April 22, 2007

Invest in property without the bricks and mortar

Property stocks, unit trusts and Reits offer solid returns for far less cash outlay

By Lorna Tan, Finance Correspondent

MR ANG HAO YAO says it is important to identify the main property business of a company as this will impact its earnings volatility.

PRICES of luxury property have breached new highs and there are now growing signs that the boom may be cascading down to the mass market.

So it is no wonder many Singaporeans fear that they could be priced out of a fast-rising market.

But there is no reason that property should not be part of an investor's investment portfolio for more modest outlays.

After all, there are other ways to invest in the property market than buying a unit - and these alternatives provide investors with greater liquidity and other advantages such as sectoral and geographical diversity.

Alternatives to brick and mortar for retail investors include stocks, unit trusts and real estate investment trusts (Reits) - which invest in a portfolio of properties and get income from rents.

Mr Patrick Sumner, the head of property equities at Henderson Global Investors, says the average investor, in terms of age and risk appetite, can consider having up to 20 per cent of his portfolio in property, excluding his own home, and half of that allocation could be in property securities.

Benefits of investing in property securities

# Low correlation with other asset classes

THE main reason that financial experts consider property securities attractive is that they often follow a different cycle than other asset classes such as non-property equities and bonds.

This means that having some property exposure will help to diversify an investment portfolio.

'Studies demonstrate that global property securities increase portfolio returns while holding risk constant,' said Mr Todd Canter, the managing director of LaSalle Investment Management (Securities).

'Added returns without added risk - that's the power of diversification and that's the power of global property securities.'

Fundsupermart research manager Mah Ching Cheng noted that property securities generally have a low correlation with the broad equity index.

For example, the correlation between the Global Property Research Index and the MSCI World index of stocks was only 0.31 from 1996 to last year - meaning that broad price movements were very different between the two indexes.

'One reason for the low correlation could be that the property sector cycle tends to be different from the normal business cycle,' said Ms Mah.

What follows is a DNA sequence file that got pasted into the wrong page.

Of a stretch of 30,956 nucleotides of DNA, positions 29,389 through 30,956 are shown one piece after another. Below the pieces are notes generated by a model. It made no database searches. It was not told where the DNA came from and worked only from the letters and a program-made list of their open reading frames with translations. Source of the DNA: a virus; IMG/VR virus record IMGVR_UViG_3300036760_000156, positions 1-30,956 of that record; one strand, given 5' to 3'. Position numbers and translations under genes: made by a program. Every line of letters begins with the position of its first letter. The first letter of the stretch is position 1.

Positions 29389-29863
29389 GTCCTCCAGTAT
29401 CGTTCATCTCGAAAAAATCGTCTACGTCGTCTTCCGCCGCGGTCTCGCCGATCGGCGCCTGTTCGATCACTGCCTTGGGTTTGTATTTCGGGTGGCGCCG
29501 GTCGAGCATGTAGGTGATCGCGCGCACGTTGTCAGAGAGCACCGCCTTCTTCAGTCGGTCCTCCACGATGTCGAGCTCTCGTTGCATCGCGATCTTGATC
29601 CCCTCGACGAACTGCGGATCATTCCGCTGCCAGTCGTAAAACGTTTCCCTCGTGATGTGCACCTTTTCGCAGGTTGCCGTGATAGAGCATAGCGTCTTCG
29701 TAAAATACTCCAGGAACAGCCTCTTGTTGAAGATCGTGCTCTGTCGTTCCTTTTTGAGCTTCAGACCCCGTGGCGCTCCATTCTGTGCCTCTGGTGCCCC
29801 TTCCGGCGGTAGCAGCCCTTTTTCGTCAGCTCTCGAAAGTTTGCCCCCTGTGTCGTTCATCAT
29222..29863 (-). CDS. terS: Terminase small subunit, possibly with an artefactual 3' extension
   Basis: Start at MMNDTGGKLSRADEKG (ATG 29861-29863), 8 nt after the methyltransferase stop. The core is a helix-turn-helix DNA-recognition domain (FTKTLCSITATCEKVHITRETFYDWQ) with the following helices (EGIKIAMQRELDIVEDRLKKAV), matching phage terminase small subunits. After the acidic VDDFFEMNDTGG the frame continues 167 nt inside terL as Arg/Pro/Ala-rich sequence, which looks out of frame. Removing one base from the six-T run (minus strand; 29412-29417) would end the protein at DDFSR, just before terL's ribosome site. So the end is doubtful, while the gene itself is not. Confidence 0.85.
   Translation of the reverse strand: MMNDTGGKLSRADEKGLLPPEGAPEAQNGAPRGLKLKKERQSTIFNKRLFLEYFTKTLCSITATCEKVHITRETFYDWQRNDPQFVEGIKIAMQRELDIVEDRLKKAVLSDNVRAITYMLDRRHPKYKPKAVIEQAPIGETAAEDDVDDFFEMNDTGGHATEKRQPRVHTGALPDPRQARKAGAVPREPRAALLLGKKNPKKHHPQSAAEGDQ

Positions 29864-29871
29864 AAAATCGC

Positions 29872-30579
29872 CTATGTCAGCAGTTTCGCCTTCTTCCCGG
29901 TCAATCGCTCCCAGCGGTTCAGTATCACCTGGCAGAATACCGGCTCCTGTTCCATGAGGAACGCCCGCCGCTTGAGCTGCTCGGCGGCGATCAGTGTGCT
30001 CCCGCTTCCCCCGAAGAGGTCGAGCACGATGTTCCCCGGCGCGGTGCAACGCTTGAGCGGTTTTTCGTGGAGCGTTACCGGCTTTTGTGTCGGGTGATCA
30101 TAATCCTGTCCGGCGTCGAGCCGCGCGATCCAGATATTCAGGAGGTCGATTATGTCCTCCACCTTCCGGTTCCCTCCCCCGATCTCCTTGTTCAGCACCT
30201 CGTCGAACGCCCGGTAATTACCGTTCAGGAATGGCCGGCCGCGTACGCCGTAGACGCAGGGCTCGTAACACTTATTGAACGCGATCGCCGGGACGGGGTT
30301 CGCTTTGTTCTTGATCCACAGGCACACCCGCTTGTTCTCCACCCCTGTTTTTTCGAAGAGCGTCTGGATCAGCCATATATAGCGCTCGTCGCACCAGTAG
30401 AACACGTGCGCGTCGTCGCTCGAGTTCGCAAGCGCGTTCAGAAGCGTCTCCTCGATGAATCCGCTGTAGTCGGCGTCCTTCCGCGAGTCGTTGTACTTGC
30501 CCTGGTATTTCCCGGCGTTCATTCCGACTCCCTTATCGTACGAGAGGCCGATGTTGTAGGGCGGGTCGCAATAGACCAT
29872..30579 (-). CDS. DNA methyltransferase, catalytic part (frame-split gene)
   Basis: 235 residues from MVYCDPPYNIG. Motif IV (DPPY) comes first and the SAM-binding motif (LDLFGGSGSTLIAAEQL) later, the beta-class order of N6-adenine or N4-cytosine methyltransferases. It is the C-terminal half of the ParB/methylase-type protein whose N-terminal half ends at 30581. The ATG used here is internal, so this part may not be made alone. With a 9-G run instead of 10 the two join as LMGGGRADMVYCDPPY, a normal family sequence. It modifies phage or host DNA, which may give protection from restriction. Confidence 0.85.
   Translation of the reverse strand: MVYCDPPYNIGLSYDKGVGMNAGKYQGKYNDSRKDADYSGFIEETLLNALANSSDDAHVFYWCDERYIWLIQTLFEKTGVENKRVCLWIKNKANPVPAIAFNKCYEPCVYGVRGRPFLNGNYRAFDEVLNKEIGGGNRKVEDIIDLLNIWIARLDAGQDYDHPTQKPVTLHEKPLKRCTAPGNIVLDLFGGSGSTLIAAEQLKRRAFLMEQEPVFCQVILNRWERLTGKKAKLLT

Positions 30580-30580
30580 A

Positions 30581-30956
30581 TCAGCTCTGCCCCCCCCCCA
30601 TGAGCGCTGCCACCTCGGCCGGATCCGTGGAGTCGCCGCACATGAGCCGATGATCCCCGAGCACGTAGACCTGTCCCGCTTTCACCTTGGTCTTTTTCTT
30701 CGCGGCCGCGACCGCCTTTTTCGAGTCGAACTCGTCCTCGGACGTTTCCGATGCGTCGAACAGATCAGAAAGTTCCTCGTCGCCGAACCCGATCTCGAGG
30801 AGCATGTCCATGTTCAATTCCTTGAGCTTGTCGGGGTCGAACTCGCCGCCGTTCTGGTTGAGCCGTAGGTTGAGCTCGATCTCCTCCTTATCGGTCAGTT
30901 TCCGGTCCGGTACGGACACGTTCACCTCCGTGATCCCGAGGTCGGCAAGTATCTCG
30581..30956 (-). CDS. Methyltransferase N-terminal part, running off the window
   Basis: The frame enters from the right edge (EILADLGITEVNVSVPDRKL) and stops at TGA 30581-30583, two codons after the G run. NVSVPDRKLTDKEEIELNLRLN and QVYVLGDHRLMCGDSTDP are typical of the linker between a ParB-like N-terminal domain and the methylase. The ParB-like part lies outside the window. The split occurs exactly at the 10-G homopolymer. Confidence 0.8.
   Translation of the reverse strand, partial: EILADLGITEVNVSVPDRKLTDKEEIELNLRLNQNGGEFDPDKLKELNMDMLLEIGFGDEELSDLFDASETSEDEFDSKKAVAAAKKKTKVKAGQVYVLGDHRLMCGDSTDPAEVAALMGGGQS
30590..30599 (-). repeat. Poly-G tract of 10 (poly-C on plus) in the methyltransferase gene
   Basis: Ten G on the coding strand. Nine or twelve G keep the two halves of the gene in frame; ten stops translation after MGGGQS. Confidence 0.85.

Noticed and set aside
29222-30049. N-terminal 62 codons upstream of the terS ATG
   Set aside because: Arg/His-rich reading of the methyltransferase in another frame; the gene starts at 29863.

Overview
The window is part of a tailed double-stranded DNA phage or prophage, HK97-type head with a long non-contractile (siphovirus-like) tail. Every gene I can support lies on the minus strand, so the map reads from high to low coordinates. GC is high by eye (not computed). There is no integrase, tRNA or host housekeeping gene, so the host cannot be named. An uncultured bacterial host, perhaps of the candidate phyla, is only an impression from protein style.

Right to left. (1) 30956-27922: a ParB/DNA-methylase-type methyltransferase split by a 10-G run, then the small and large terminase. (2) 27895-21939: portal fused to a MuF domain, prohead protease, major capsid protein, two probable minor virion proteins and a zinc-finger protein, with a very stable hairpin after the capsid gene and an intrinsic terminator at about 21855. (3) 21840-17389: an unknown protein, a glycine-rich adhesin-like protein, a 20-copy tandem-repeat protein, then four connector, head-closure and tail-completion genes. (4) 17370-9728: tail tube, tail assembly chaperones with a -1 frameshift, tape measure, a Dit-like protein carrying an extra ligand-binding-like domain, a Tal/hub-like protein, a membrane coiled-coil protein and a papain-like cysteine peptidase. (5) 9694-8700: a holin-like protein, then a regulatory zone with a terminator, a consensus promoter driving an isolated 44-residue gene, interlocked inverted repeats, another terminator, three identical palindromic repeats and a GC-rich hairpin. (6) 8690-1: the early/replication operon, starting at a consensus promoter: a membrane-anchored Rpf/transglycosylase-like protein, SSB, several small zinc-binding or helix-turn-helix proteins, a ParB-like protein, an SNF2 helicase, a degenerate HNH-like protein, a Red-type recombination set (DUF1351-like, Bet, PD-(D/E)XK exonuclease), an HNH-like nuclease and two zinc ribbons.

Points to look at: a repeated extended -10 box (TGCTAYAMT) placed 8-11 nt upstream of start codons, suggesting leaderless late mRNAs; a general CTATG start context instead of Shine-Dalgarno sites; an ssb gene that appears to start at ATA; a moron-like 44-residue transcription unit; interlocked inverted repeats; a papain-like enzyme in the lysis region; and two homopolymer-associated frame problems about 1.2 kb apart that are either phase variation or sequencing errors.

She noted that since property is typically a laggard sector, except in certain markets such as Singapore, 'only when businesses pick up and profits start to improve a lot, do rental rates and property prices improve drastically'.

# Liquidity

AN OBVIOUS advantage of property securities is that they are more liquid and require less capital outlay than actual property, said Mr Peter Chiang, the chief equities strategist at DBS Asset Management (DBSAM).

However, investors should also be cautioned that property securities are still subject to fluctuations in the general equity markets.

Property stocks

IT HAS been hard to ignore the buzz among property stocks in recent weeks, particularly after prices of prime residences hit record levels in prime areas such as Orchard Road.

In a recent report, DMG & Partners said major developers with sizeable residential exposure in the Orchard Road belt that are set to gain from the expected rise in capital values include Wheelock Properties, Wing Tai and SC Global.

Property laggards that are still trading at a discount to their asset backing include Hiap Hoe and Soilbuild.

And landlords with the potential to enhance the value of their commercial property assets include Hong Fok Corp and Bonvests Holdings.

One cautious fund manager, Mr William Cai, warned that many stocks have risen though fundamentals are still weak.

'It's hard to find undervalued stocks today, but some counters - such as Macquarie International Infrastructure Fund, UOL and United Industrial Corp - have attractive price-earnings ratios and potential earnings,' he said.

Full-time investor Ang Hao Yao recommends that investors first check out which aspects of the property market the company is involved in.

The differences can be quite stark as some property firms hold property for rental while others engage in property development. Some do a mixture of both.